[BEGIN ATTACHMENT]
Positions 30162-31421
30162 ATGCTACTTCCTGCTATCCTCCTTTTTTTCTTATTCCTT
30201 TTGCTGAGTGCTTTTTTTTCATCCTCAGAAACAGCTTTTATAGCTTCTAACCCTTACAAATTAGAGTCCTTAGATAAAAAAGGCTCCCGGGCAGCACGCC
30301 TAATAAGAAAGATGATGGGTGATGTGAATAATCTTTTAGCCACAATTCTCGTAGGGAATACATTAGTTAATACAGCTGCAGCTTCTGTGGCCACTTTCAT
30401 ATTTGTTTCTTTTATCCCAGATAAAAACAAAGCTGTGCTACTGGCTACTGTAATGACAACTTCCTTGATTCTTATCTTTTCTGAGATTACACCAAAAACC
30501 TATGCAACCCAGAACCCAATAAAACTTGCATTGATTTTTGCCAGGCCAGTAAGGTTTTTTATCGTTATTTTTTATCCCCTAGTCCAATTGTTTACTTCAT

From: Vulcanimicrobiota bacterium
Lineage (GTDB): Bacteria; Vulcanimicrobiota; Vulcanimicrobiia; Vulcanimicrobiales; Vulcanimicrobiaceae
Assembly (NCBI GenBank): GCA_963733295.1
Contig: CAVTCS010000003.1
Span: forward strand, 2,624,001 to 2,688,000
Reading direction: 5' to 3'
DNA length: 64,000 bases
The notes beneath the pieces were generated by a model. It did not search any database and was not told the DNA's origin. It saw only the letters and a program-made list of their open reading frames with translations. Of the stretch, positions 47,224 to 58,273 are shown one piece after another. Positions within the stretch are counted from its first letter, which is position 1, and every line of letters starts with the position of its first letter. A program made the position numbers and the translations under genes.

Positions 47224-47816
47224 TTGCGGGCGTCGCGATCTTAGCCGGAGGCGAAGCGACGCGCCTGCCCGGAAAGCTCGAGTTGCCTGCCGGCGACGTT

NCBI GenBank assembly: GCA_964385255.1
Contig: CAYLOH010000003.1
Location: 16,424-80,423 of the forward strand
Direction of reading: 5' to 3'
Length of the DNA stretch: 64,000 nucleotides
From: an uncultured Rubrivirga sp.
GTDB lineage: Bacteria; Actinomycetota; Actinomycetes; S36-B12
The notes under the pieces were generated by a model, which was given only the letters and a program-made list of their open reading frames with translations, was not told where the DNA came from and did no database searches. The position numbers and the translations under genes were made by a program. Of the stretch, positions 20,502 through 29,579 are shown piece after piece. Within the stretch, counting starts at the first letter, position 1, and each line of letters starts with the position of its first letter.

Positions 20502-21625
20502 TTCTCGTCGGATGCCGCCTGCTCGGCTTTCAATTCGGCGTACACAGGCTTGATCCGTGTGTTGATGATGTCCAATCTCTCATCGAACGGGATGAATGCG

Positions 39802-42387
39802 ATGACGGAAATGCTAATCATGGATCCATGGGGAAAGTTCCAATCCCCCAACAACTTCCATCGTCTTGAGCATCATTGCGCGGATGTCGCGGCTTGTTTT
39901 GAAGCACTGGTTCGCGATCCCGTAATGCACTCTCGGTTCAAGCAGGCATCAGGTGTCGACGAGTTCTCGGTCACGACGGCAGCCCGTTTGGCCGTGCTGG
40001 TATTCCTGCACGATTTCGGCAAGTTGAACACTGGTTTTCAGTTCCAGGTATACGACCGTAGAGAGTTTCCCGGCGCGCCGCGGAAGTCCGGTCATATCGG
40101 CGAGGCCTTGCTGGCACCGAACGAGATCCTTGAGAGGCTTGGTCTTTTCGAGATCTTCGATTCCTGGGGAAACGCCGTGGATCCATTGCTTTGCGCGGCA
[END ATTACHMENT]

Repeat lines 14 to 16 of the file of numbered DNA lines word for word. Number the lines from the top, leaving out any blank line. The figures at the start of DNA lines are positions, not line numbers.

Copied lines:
The notes beneath the pieces were generated by a model. It did not search any database and was not told the DNA's origin. It saw only the letters and a program-made list of their open reading frames with translations. Of the stretch, positions 47,224 to 58,273 are shown one piece after another. Positions within the stretch are counted from its first letter, which is position 1, and every line of letters starts with the position of its first letter. A program made the position numbers and the translations under genes.

Positions 47224-47816
47224 TTGCGGGCGTCGCGATCTTAGCCGGAGGCGAAGCGACGCGCCTGCCCGGAAAGCTCGAGTTGCCTGCCGGCGACGTT